The Royal Commission‘s report of Case Study 40 – The Response of the Australian Defence Force to allegations of child sexual abuse – was released today.
This report follows a public hearing held in Sydney in June and August 2016 which inquired into the experiences of men and women who were sexually abused as children in certain divisions of the Australian Defence Force (ADF).
The Royal Commission finds that physical and sexual abuse of child recruits was widespread at HMAS Leeuwin, a navy shore base in Freemantle WA, from the 1960s to 1972. “Bastardisation” practices that involved a junior recruit being held down while boot polish, toothpaste or another substance was forcibly smeared on his genitals or anal area also took place at Leeuwin.
Several junior recruits who were sexually abused as a children did not report it to anyone for fear of retribution, being labelled a “dobber”, being humiliated or discharged or because they did not believe any action would be taken. Those who did report it to staff members were not believed or told the abuse was a “rite of passage”. Some were “dishonorably discharged” or threatened with it.
Commissioners find that senior staff members knew of and tolerated the abuse and that Leeuwin’s institutional environment allowed the abuse to occur. Leeuwin’s system of management was ineffective in preventing and responding to child sexual abuse and thus the Navy failed in its duty of care to junior recruits who were children, the Commission finds.
The Army Apprentice School, Balcombe
Commissioners heard teenage apprentices at Balcombe, an Australian Army base located in Victoria’s Mornington Peninsula, were severely sexually abused during the 1970s and 80s. The abuse included fondling of genitals, forced masturbation, anal penetration with an object such as a broomstick and “bastardisation” practices primarily perpetrated by senior apprentices or staff.
Survivor CJU told the Royal Commission he reported abuse by three senior apprentices to a Balcombe staff member. He said he was constantly bullied after this report, further sexually abused by senior apprentices and also abused by a Captain off site.
The Commission finds unofficial rank hierarchy at Balcombe created an environment that allowed senior apprentices to control and sexually and physically abuse junior apprentices
The Australian Air Force Cadets & Cadet Sergeant Eleanore Tibble
In 2000 Cadet Sergeant Eleanore Tibble (CSGT Tibble) was a 15-year-old cadet within the Tasmanian squadron of the Australian Air Force Cadets (AAFC). In August 2000 CSGT Tibble told her mother Susan Campbell that Mr Harper, an adult AAFC leader, had given her a silver necklace and told her that he loved her. Ms Campbell made it known to him that any relationship with her daughter was inappropriate.
On 15 August 2000 Mr Harper tendered a letter of resignation, which stated he had “surcummed [sic] to the attention of a female cadet and become personaly [sic] involved with her”. CSGT Tibble was interviewed without the knowledge of her mother. The Commission finds that the meeting was improper and caused considerable distress to CGST Tibble, who felt responsible for the relationship.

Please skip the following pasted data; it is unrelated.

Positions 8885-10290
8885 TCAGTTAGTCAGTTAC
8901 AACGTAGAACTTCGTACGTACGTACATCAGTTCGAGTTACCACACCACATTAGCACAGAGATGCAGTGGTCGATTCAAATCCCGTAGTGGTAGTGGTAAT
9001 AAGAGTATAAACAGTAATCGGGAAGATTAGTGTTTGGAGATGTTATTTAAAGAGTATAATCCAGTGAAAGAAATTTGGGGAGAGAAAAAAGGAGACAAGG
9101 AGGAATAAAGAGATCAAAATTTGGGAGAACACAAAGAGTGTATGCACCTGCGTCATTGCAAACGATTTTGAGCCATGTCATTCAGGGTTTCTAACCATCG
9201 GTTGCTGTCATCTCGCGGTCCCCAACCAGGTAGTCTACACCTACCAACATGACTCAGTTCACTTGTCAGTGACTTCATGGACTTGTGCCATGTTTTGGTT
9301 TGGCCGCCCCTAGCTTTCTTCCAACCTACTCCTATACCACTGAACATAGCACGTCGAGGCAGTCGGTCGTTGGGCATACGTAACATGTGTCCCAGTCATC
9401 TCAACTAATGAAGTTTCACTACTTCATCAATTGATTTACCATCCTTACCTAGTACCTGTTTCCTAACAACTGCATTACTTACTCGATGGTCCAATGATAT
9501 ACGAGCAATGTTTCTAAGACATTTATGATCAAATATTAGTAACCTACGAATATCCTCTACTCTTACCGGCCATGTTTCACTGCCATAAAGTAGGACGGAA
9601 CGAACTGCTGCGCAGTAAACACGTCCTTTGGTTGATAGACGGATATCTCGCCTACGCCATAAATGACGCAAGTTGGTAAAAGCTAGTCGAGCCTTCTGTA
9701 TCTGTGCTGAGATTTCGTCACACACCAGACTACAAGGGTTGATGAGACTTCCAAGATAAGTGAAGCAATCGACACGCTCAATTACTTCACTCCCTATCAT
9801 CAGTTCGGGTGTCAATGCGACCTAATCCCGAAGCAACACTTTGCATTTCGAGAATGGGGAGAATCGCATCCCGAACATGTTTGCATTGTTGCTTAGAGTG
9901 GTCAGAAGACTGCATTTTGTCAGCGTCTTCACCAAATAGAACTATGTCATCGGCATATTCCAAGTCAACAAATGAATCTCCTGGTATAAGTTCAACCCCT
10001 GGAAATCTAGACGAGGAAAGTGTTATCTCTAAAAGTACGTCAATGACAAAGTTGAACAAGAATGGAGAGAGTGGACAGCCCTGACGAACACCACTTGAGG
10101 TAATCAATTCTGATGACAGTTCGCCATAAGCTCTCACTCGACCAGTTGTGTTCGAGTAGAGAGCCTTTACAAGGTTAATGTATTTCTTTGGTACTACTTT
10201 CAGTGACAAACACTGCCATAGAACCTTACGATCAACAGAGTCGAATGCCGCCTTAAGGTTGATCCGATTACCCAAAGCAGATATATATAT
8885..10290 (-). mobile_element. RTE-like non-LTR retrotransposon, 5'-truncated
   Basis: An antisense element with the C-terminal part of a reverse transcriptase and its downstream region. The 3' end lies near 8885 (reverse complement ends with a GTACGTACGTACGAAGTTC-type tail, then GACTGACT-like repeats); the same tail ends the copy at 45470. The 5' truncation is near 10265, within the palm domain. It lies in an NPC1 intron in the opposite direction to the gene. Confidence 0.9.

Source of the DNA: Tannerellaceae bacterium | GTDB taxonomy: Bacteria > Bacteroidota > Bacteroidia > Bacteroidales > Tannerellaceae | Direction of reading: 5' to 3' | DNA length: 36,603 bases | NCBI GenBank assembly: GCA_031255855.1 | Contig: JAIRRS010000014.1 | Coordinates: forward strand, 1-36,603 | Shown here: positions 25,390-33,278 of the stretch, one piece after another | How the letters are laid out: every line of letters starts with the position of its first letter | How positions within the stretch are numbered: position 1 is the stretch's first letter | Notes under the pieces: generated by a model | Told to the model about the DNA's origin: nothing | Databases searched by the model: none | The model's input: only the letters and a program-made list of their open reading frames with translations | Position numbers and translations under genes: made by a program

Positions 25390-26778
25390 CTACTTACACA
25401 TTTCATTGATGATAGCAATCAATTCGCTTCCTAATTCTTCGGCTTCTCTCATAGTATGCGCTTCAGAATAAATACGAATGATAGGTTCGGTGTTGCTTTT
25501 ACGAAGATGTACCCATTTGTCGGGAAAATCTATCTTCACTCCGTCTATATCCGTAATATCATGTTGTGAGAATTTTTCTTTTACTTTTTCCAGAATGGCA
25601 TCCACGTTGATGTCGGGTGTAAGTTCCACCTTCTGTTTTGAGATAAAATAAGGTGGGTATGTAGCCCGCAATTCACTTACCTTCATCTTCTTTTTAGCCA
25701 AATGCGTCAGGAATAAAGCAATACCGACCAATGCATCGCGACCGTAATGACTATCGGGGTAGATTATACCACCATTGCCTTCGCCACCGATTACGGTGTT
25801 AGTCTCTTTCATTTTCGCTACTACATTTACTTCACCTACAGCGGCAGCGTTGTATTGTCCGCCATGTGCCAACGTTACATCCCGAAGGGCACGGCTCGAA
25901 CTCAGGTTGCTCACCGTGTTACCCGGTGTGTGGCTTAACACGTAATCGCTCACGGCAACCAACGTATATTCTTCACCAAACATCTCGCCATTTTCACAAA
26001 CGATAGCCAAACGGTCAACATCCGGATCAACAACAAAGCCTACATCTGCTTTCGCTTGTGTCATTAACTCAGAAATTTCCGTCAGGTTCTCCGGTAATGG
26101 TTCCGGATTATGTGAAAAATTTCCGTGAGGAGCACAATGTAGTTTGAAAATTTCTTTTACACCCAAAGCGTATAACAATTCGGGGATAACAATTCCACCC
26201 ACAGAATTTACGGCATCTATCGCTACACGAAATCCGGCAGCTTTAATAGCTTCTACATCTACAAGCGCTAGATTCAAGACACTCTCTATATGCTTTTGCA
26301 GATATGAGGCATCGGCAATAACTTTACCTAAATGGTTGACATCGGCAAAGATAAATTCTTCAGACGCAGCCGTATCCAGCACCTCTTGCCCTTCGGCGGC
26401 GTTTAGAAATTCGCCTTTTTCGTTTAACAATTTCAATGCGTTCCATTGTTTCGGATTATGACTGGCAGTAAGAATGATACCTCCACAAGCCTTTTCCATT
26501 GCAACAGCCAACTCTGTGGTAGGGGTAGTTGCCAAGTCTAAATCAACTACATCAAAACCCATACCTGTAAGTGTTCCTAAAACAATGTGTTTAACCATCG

On 30 October CSGT Tibble was told that she had the choice of resigning or being dishonourably discharged. The Commission finds CGST Tibble was denied natural justice in this process, when she should not have been the subject of disciplinary proceedings in any event.
On 10 November senior management determined that the relationship was not sexual and that a discharge could no longer be supported. Despite the direction to do so, Wing Commander Carroll James did not reinstate CSGT Tibble. On 27 November 2000 CGST Tibble committed suicide.
Any disciplinary of CSGT Tibble was wrong, the report finds. “At no point should blame be placed on a cadet when an adult instructor or officer engages with a relationship with the cadet. The responsibility remains entirely with an adult instructor or officer,” the report states. Similarly, if a 15-year-old schoolgirl was groomed into an inappropriate relationship with a 30-year-old teacher, it would be wrong to ever contemplate that she would be the subject to any disciplinary action or be expelled, the report finds. The blame would rest with the schoolteacher.
The Commissioners find that when considering the discharge of CSGT Tibble, the AAFC was more concerned with the “efficiency” of the flight unit and setting an example to other cadets than with the protection of cadets from adult instructors in positions of authority.
“Not a day goes by that I don’t think about my daughter and the abject waste of her life,” Ms Campbell told the Commission.
Policies of ADF Cadets since 2000
The Royal Commission finds that that since at least 2000 the policy guides and training manuals of the ADF Cadets and the AAFC regarding sexual offences and the age of consent (stated as 14 years) were incorrect. The Commission finds this “increased the risk of child sexual abuse and had the potential for serious consequences”.
In its submissions to the Royal Commission, Defence acknowledged the “shortcomings” of the ADF Cadets and AAFC policies and training manuals. Defence said it had been reviewing and amending its policies and training manuals and undertaken to reform the ADF Cadets.
Read the full report.